Even though India started experimenting with export processing zones as early as in 1965, it took us 40 years to come up with the SEZ Act. World experience, especially China's, has shown that special economic zones can trigger rapid economic growth and development, given the right approach and policies. India is already very late in this race. But, if the SEZs can boost India's economic performance to the next level, they surely are worth trying. Unfortunately, the SEZ policy has become mired in a number of controversies, and once politics takes over in India, the economics is forgotten.
A major issue is that SEZs will lead to significant revenue loss. It must be understood that this revenue loss is notional as there would be no revenue if these SEZs are not put in place. Further, since most of the investment in these SEZs will be private, it will not lead to extra burden on the exchequer. All sales made by SEZs to the domestic tariff area (DTA) will be only after payment of full customs duty and, hence, will add to the exchequer.
Associated with this issue is the question of the fiscal benefits, which may lead to relocation of units in the DTA to SEZs. The upper limit of multi-product SEZs has now been fixed at 5,000 hectare, with the state governments free to reduce it further, and the minimum processing area has been increased to 50%. The area used for social infrastructure in SEZs would need the approval of the government's Board of Approval.
Associated with this issue is the concern of agricultural land being converted into SEZs. Barren land, or mono-crop land, is to be considered for proposed SEZs. Compulsory land acquisition has been stopped. Ideally, governments should get out of land acquisition, allow SEZ developers to negotiate directly with farmers, pay market rates and also some kind of stake to compensate them in the future as the value of land escalates. Policies on land acquisition and resettlement & rehabilitation are being drafted.
Another crucial issue is the surge in applications to set up SEZs, with more than 400 applications in various stages of processing. While 130 SEZs have been notified, 211 more have received final approval. Keeping in mind that China has only six SEZs, this does look excessive and implies potential excess capacity. Further, their relative size compared to the ones in China pose questions about scalability.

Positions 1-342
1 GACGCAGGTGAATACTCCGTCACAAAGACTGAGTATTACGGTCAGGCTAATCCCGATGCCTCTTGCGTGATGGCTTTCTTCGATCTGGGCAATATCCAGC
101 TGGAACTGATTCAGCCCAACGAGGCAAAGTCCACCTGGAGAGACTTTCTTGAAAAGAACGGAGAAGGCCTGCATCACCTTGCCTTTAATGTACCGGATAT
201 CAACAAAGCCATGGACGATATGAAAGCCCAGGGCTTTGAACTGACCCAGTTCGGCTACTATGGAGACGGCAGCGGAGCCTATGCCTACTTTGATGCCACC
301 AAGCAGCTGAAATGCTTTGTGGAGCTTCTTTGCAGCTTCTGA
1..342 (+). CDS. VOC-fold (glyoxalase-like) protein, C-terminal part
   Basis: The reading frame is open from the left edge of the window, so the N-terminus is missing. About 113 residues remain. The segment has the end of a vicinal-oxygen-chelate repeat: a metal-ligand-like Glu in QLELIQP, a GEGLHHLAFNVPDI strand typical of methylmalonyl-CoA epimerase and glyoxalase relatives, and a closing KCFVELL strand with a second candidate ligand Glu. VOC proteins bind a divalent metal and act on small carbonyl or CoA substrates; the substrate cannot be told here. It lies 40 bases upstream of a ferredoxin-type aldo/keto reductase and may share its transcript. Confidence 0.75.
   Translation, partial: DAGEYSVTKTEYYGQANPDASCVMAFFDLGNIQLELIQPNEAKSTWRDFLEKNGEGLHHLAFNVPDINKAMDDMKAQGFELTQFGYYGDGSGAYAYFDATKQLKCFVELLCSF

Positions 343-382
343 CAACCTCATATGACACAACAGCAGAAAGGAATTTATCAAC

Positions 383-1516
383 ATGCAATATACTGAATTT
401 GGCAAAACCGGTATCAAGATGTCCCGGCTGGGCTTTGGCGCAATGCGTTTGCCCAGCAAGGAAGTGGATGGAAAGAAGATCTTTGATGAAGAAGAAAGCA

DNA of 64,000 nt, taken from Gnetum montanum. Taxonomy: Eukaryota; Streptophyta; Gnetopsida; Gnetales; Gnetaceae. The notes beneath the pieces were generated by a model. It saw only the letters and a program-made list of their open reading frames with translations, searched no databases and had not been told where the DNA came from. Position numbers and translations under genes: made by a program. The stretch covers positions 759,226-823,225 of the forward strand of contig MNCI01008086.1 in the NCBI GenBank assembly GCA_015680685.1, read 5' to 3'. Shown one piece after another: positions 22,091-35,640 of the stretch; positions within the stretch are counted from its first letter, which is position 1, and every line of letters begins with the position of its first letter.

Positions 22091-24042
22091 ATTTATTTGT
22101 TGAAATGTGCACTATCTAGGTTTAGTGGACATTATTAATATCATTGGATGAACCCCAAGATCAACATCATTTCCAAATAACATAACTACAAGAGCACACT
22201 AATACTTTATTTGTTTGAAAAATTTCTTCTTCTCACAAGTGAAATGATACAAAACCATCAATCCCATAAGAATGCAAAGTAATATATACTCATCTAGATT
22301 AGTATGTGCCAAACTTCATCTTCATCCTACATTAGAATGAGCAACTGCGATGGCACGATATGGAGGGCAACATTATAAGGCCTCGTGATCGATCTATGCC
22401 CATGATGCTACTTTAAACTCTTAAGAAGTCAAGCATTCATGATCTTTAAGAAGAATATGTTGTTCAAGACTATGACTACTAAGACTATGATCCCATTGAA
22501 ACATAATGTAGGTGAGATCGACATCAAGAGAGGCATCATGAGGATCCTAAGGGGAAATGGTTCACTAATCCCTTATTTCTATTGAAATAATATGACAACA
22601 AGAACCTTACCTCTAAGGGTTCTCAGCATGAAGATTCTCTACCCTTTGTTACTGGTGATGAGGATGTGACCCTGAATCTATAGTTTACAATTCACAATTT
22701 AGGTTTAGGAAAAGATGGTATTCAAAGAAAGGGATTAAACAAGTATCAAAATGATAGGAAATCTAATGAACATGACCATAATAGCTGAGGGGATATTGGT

To be successful, SEZs have to attract foreign and domestic companies, which, through their scale of operations, can be globally competitive and export substantially to developed and emerging economies. Though the government has laid down net worth and minimum investment criteria for SEZ developers, the government should ensure that only serious players make the grade. Concern was also expressed in some quarters that domestic exporters would use the SEZ route for exports to avail of income-tax exemption. This has also been plugged by amending the rules and trading units in SEZs will get income-tax benefit only if they are engaged in international trading.
Another fear expressed is that it may lead to regional imbalances. This is a valid fear but balanced regional growth can be ensured through various other mechanisms and the government should desist from using this scheme for that purpose. We must, as a nation, strive towards removing all these problems so that this scheme can be smoothly implemented.
The promise of relatively better infrastructure, greater operational flexibility, single-window clearances and freedom from bureaucratic controls, some amount of labour flexibility, availability of finance at international rates in the proposed SEZs may be the right ingredients to attract both foreign and domestic investments on a never-before scale. This would boost exports, give an impetus to infrastructure creation, lead to the generation of employment and, through backward and forward linkages, positively impact the domestic economy and propel India's economic growth and development.
The writer is joint-secretary, PHDCCI. These are his personal views